O blest communion, fellowship divine!
We feebly struggle, they in glory shine;
Yet all are one in Thee, for all are Thine.
—William Walsham How, 1864
I miss my grandfather. I miss him a lot.
I miss his gentle demeanor, his conciliatory style. He had to be this way, I imagine, to put up with the likes of my fiery, dispensationalist grandmother. People often looked to him in moments of conflict. His even-tempered, Big Easy style was a balm to many in tense times.
I miss his quiet, consistent Christian example. He was a Presbyterian's Presbyterian. The more decent and orderly the worship service, the more Christian it seemed to him. He liked being Clerk of his Session, giving glory to God with every little dotted "i" and crossed "t." And he was a pragmatist: Show me what this looks like in real life, preacher. His gospel was that of the ordinary man, the everyman, which more than anything else accounts for why he had the respect of those who daily worked below him. Probably because he believed, he never got too big for his britches. Still, he dressed to the nines on Sunday morning—an hourly warehouse manager at home among the double-breasted suits of 1950s midtown New Orleans. How is it that a man can fill out a sport coat with both humility and pride?
I miss him a great deal, and that pathos is made more poignant by the fact that I never had the chance to meet him. His heart gave out nearly two decades before my birth. Add to this loss the fact that I bear his name.
Call me crazy, but when over the years the going has gotten rough for me, I've found myself opening up my laptop and tapping away more than a few letters to him. What should I do? What's the right and wrong here? Did you ever get discouraged? confused? Of course I've never sent these notes anywhere, nor do I imagine he is necessarily on the "other end" of my pretend communications. Mostly I just find it helps a little to dabble in his memory. I'd like to think that somehow I am an inheritor of his Christian faith as much as I am his faded royal blue recliner that sits under wraps in my basement, badly in need of new upholstery.
Since we are surrounded by so great a cloud of witnesses, let us lay aside every weight and the sin that clings so closely, and let us run with perseverance the race that is set before us … (Hebrews 12:1)
I've never quite been certain what Hebrews means, metaphysically speaking, by a "cloud of witnesses." The precise architecture of the rest known to those who die in Christ is not known to me, though I am acquainted with the provocative Biblical clues. Yet the promise in 12:1 that we are not alone in this pilgrimage, that those faith-travelers who have walked before us somehow cheer us on even now, this is more than a bit encouraging to me. I know this much: I feel a strong and personal connection to a man I never met, and this bond is tied up more in our shared Christ-faith than in the simple fact of our shared biology. His example encourages me in desperate hours; his consistency gives me something for which to strive. His legacy surrounds me like a brooding cloud.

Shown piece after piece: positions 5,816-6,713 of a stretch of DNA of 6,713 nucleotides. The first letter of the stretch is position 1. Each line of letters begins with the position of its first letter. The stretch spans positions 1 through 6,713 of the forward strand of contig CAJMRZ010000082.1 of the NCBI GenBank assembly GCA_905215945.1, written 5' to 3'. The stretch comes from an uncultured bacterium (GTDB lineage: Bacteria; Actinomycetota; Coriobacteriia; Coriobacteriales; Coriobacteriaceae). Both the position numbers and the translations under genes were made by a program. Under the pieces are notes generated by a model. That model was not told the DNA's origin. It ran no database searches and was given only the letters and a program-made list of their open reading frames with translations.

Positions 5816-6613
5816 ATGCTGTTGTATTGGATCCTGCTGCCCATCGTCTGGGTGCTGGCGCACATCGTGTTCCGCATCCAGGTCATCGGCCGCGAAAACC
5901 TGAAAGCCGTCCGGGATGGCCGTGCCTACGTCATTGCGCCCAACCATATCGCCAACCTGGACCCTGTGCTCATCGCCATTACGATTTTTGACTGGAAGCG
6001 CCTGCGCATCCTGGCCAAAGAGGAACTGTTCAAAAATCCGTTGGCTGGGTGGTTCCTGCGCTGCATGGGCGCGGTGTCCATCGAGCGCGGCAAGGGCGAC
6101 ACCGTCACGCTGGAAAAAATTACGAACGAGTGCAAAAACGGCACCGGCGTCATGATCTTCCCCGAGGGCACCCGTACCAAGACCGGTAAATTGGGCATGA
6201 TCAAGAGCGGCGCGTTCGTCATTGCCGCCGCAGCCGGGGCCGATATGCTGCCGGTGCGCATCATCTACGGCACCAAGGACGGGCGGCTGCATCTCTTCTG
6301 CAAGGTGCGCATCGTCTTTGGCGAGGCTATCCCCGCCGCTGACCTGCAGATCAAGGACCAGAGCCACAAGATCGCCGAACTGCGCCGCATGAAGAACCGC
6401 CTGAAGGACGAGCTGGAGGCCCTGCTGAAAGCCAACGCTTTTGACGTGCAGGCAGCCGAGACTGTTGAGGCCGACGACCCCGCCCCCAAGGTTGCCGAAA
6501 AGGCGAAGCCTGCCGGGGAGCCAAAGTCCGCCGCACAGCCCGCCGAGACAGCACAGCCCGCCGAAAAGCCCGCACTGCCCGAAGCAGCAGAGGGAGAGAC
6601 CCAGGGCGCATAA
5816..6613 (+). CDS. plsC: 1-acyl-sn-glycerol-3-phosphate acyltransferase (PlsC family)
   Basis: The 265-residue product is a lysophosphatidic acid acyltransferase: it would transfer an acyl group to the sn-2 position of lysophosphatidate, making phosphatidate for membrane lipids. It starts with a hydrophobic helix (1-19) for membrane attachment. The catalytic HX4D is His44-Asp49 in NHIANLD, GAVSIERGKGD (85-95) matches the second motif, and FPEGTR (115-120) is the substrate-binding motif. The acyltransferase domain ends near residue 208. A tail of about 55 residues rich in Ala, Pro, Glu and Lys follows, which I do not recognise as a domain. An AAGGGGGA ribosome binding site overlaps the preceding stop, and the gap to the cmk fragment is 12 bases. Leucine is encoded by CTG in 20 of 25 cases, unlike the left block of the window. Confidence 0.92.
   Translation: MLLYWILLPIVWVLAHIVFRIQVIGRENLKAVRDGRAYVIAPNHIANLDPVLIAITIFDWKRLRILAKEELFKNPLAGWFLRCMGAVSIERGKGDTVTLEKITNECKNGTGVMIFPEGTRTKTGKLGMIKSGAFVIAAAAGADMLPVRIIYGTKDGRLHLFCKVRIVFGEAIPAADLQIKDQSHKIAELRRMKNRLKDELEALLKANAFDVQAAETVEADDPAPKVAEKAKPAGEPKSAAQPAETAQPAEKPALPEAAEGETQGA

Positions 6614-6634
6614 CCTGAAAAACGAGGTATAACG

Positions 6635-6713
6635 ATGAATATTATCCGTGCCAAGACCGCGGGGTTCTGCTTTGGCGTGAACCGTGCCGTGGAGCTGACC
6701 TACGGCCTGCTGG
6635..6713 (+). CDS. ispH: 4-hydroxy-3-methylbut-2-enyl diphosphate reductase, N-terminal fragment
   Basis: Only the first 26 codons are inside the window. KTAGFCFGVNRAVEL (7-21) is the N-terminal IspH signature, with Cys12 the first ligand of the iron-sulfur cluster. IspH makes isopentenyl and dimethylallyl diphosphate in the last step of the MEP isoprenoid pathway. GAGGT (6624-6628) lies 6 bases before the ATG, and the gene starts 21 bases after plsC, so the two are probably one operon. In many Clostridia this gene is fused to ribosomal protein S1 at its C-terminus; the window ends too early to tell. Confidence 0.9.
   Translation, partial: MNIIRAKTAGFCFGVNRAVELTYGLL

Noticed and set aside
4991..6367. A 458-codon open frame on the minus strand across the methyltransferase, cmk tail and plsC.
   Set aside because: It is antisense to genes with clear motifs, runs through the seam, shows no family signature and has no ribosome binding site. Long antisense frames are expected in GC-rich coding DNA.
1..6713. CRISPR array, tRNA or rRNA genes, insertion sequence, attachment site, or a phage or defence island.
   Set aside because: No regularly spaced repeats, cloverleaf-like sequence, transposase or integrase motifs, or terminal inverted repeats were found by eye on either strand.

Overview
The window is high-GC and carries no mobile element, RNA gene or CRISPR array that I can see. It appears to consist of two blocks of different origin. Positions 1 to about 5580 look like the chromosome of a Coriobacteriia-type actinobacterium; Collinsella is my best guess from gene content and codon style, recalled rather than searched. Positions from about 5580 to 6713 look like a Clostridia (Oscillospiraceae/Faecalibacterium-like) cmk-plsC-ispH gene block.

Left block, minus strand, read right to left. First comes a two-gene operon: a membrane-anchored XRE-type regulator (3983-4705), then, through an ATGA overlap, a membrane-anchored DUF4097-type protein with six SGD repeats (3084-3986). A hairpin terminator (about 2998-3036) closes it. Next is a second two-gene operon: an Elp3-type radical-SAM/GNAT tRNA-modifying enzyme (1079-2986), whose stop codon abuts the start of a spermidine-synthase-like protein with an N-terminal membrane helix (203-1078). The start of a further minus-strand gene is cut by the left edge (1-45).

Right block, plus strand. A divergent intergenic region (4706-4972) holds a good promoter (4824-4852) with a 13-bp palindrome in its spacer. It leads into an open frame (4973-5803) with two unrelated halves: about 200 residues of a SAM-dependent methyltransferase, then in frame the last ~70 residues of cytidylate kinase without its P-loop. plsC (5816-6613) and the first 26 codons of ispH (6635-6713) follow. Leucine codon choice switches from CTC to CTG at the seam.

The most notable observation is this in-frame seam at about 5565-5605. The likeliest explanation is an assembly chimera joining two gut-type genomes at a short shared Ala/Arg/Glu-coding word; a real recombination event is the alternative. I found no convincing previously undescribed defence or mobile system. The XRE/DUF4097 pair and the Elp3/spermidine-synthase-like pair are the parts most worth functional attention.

To be sure, the feet of those saints who have gone on before us were made of just as much clay as our own. It is not our place to idealize them, much less worship them. To whitewash their brokenness only obscures the very gospel many of them sought to teach us. What we give thanks for in our remembering, I think, are those rays of God's suffusing grace that shine through their lingering clouds of witness. We see through them, as it were, to catch here and there a glimpse of the living Christ and his good way.
Ralph Acey Hawkins was his name. He was yet another sinner-turned-saint by the inscrutable grace of God—made by the Father, claimed by the Son, sustained by the Spirit between them. We never met, he and I. Yet, strangely and wonderfully, we share a lasting bond, mostly because we share a living Lord. I very much look forward to meeting him in the promised resurrection to come.
But lo! there breaks a yet more glorious day;
The saints triumphant rise in bright array;
The King of glory passes on His way.
Thursday is All Saints Day. Take more than a moment to thank the living God for the indelible gift of those family and friends who have gone on before you, especially those who have left faith, hope, and love in their wake. If you can name even one, you have much to treasure on the morrow.